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BLOG PREFACE + Hitchcock Preview

Updated: Sep 30, 2018

This is my first post. The idea for the blog came about through a desire to really look critically and specifically into movies, to not just see the story as a whole and become swept in the narrative, but also to record some insight into the tools that allow the viewer to be swept in. Whenever I hear directing giants talk about movies, they talk about them in great detail and it's clear they've not only seen these great films ten or more times, but also have taken the time to analyze why those directors made those decisions, and how those decisions made the movie a classic.


Great, okay. So I realize now that I'm doing this so "officially" I should be starting from around the Griffith/Eisenstein/even Méliès age, (although upon researching, Méliès never made a feature film) to make this as legitimate as possible for my education. A note on that: I found myself watching some of these classic hollywood movies from the 30's - 60's and frankly being lulled to sleep sometimes (maybe because I watch a lot of them on my laptop). But I think a lot of the reason why is I don't understand the context that made them such stand-out movies in their time. That being said, ideally I'd want to go from the very beginning, but I think as a compromise, since I'm all ready geared up on this blog and have a decent list of Hitchcock ready to go, I'll watch the movies chronologically by director. That brings me to The Lodger, the first of my list of Hitchcock's that I have access to, through a website called FilmStruck.


My Hitchcock line-up:

the lodger (1927)

downhill (1927)

the farmers wife (1928)

the manxman (1929)

the skin game (1931)

rich and strange (1931)

number 17 (1932)

the man who knew too much (1934)

the 39 steps (1935)

sabotage (1936)

young and innocent (1937)

the lady vanishes (1938)

rebecca (1940)

Shadow of a Doubt (1943)

Rope (1948)

rear window (1954)

trouble with harry (1955)

man who knew too much (1956)

vertigo (1958)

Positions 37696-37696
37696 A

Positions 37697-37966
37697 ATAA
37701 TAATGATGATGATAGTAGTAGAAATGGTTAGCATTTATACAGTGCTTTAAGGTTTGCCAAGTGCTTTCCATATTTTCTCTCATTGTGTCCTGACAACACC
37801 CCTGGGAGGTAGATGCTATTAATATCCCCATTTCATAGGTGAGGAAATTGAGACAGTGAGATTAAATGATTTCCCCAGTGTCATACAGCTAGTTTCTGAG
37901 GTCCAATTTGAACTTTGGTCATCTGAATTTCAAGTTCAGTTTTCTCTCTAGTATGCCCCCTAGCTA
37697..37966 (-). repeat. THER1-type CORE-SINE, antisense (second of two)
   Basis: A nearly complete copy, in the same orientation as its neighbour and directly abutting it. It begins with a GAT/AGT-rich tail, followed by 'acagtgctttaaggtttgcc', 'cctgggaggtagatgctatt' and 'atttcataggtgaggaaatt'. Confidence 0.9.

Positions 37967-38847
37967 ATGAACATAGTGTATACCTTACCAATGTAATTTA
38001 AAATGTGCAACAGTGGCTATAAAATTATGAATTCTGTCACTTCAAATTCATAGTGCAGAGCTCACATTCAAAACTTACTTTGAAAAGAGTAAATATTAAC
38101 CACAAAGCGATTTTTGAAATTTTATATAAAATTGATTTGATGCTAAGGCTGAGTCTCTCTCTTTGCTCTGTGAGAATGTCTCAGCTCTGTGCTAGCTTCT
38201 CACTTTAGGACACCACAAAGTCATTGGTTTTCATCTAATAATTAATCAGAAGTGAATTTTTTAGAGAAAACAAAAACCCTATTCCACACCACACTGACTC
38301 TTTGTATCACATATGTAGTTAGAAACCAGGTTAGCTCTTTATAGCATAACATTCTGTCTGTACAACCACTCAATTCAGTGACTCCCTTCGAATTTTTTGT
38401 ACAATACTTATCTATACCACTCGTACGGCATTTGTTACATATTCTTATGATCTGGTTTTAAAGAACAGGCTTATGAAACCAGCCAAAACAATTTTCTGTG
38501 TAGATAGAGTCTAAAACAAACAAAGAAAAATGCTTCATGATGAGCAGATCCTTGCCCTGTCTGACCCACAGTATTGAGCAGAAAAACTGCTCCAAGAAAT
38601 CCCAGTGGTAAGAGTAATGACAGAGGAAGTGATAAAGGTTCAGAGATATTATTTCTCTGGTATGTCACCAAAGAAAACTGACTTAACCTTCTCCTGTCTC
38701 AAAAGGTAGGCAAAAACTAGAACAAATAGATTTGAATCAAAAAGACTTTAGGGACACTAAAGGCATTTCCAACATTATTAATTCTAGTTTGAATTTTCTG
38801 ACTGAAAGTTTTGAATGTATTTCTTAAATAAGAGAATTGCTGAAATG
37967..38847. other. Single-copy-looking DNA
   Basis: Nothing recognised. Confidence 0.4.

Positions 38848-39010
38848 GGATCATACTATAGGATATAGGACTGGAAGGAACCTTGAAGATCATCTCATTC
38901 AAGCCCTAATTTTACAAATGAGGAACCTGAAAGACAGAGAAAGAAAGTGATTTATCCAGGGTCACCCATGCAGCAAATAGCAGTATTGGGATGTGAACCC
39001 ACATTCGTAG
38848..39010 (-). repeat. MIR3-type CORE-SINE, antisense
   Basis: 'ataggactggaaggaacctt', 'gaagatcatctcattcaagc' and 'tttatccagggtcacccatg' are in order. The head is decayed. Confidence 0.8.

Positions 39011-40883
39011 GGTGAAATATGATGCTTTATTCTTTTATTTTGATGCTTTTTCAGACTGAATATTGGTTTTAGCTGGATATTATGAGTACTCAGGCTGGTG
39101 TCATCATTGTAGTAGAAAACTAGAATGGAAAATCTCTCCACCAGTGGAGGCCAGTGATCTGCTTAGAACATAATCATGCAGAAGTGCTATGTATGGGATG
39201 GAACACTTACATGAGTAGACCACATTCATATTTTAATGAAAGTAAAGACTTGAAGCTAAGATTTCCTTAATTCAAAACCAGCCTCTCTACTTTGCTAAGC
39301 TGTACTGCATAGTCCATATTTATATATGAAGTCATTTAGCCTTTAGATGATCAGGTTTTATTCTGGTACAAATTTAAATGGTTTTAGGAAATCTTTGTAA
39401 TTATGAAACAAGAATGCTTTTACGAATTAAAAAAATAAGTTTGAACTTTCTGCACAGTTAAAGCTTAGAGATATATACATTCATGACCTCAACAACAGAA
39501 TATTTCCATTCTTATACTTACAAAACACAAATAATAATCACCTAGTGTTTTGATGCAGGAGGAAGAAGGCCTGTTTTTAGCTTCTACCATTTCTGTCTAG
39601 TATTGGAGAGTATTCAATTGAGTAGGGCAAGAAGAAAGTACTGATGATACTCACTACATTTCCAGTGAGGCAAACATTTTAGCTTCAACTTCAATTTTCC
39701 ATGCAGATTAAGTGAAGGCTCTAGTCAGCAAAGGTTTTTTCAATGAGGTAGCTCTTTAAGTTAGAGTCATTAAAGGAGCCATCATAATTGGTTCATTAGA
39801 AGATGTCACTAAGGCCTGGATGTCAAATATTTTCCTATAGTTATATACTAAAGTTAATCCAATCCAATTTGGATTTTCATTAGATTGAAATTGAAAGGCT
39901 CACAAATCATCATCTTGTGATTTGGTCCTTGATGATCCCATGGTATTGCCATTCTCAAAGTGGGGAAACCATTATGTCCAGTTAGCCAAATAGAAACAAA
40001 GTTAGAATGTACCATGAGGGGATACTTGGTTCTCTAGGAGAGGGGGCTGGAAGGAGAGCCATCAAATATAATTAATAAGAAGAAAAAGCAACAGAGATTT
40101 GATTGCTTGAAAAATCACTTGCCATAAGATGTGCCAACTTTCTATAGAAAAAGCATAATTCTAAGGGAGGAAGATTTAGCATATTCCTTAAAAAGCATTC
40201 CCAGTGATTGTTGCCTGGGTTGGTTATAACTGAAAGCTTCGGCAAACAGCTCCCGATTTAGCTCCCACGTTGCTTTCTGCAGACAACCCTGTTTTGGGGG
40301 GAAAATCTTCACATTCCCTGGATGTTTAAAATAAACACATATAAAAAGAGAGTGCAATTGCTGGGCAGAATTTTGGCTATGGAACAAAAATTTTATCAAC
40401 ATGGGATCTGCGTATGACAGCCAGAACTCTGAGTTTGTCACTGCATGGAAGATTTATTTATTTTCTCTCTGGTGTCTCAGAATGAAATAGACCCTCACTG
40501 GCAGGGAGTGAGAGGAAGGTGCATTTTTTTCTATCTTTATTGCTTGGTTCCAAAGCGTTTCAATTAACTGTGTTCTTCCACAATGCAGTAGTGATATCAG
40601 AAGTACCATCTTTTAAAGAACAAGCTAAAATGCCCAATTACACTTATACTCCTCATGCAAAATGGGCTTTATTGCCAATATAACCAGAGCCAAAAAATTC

north by northwest (1959)

psycho (1960)


So the goal is to post about 1. why the story works and 2. what makes the story work (what lighting/production design/etc. decisions did the director have to make to realize the story).

From shooting my own live action film last month (dark-comedy stated to be released to festivals early next year), every single creative decision has a reason behind it, and the reason is carefully figured out well before (ideally) the shooting date. And that reasoning is all driven by how best to tell the story. If there's something short and sweet-- something interesting I find out through research-- an anecdote on the hurdles a director had to go through to get a specific result, etc-- I'll share it, although those are gonna distract from the goal to focus on the art form of the work, so...don't expect much research of that kind.


One last thing: I'm prioritizing all my rigorous, disciplined work in my schedule over this blog (currently: writing a feature film script, reading hamlet over and over, 9-5 job), so don't expect this all the time. I still might watch these movies and not write a huge blog post about em, maybe just a few brief sentences. My blog post lengths will be prioritized by how much impact the film had on me vs how much time I have that day. Perf.







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